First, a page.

the differences in grain size and grain morphology between the rolled surface region and the middle region can be evident.7) Sakai et al.8) introduced through-thickness shear deformation in Al alloy sheet by asymmetric rolling. Shear strain can be introduced at the middle-thickness, but the shear strain increased rapidly near the rolled surface.8)According to the studies mentioned above, a common question is that how to introduce or increase deformation strain at the middle-thickness region of a rolled sheet during rolling. The process of high-reduction rolling or asymmetric rolling may achieve the goal of increasing more deformation strain at the mid-thickness. However, for a conventional rolling process, little is known about increasing the deformation strain at the mid-thickness position. Figure 1 presents the metallographic microstructure of a longitudinal section of an as-received 10 mm-thick 5083 plate, which is commercially popular and produced by conventional hot rolling process. The 5083 plate was produced by China Steel Corp., Taiwan. Figure 1(a) indicates that the rolled plate had an equiaxed grain structure near the rolled surface. However, the grains near the center of the plate in the thickness direction were slender (Fig. 1(b)). No work has yet studied the production of a hot-rolled plate with uniform equiaxed grains throughout its thickness. Therefore, this investigation is to increase the plastic strain and dislocation density at the center in the thickness direction of the hot-rolled plate by conventional hot rolling process. Thus, a grain structure that is uniformly equiaxed in the thickness direction of the hot-rolled thick plate may be obtained after tempering heat treatment.

2. Experimental Procedure

Commercial 5083 aluminum alloy with 4.5% Mg and 0.7% Fe (mass%) was the tested material. The aluminum slabs used in hot rolling experiment had two shapes, which are presented with the dimensions in Fig. 2. Figure 2(a) depicts a rectangular block with a width of 70 mm, a *1Corresponding author, E-mail: jyuan@dragon.nchu.edu.tw

*2Graduate Student, National Chung Hsing University

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thickness of 32 mm and a length of 105 mm. Figure 2(b) depicts the trapezoidal shape of a 5083 Al block with a top width of 40 mm, a bottom width of 70 mm, a thickness of 32 mm and a length of 105 mm. Before hot rolling, both slabs are homogenized for 48 h at 500C, and then furnace-cooled.

Hot rolling was performed at 320C. The thickness reduction

per rolling pass was 1.5 mm. The total rolling reduction in thickness is 68%. The final thickness of the hot-rolled plate was 10.5 mm. Hereafter, the sample from the rectangular Al slab (Fig. 2(a)) after hot rolling will be denoted 5083HR-0, and the sample from the trapezoidal slab after hot rolling will be 5083HR-40. The 5083HR-0 and 5083HR-40 as hot-rolled samples were held at 350C for 3 hours and subsequently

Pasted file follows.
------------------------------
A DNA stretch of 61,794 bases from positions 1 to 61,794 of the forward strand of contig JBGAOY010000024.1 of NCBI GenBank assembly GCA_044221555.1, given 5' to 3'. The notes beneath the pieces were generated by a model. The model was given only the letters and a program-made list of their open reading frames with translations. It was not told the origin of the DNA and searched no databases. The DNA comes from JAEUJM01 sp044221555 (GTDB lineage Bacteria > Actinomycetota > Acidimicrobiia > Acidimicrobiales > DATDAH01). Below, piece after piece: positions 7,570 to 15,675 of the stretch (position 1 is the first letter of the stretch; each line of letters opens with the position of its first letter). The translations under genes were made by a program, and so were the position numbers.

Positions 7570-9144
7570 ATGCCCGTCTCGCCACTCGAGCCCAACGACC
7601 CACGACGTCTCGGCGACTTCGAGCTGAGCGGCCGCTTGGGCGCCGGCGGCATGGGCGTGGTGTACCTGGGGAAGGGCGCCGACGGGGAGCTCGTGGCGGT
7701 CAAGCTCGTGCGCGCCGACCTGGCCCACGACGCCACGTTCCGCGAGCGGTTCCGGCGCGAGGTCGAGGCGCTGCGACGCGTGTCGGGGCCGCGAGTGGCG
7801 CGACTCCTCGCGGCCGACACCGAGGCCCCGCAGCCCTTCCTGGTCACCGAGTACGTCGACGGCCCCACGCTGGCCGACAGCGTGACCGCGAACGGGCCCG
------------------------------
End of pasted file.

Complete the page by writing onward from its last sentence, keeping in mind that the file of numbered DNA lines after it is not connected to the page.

air-cooled to room temperature. The heat treatment is a typical O-temper treatment for 5083 alloy.9)Each hot-rolled sample, following the above O-temper treatment, was annealed at 150C for 48 hours to decorate the grain boundary with

Al3Mg2 particles to reveal more clearly the grain

boun-dary.10)The samples were polished using colloidal silica, and

then etched in 10% phosphoric acid at 50C.11)

Thin foils for TEM observation were prepared by a twin-jet polisher using a mixture of 25%HNO3 + 75%CH3OH at

an applied current of 1.5 A to 2 A at 30C, to study the

microstructures after hot rolling. The TEM microstructure of the sample was examined using a JEOL JEM-1200 EXII at 120 Kv. Dislocation structures were photographed with a [011] zone axis and the {111} two-beam condition, satisfying the conditions for dislocation visibility.

Tensile characteristics of the as hot-rolled 5083HR-0 and 5083HR-40 were also investigated. Tensile samples with a gauge section of length 20 mm and a diameter of 4 mm were machined directly from the as hot-rolled plates. The loading axis was parallel to the rolling direction. Since the final thickness of the hot-rolled plate was 10.5 mm, the gauge section of the tensile test specimen was at the center of the rolled plate. A tensile test was conducted at room temper-ature, with an initial strain rate of 8104s1. Each point

was a mean result from at least three specimen rods. Differential thermal analysis (DTA) was performed by using Linseis STA PT1600 thermogravimetric analyzer. Samples for the DTA analysis were taken from the center of the as-hot-rolled 5083HR-0 plate and the as-hot-rolled 5083HR-40 plate, respectively. During the experiments each sample was heated to 350C by a heating rate 10C/min, and then held at 350C for 3 hours.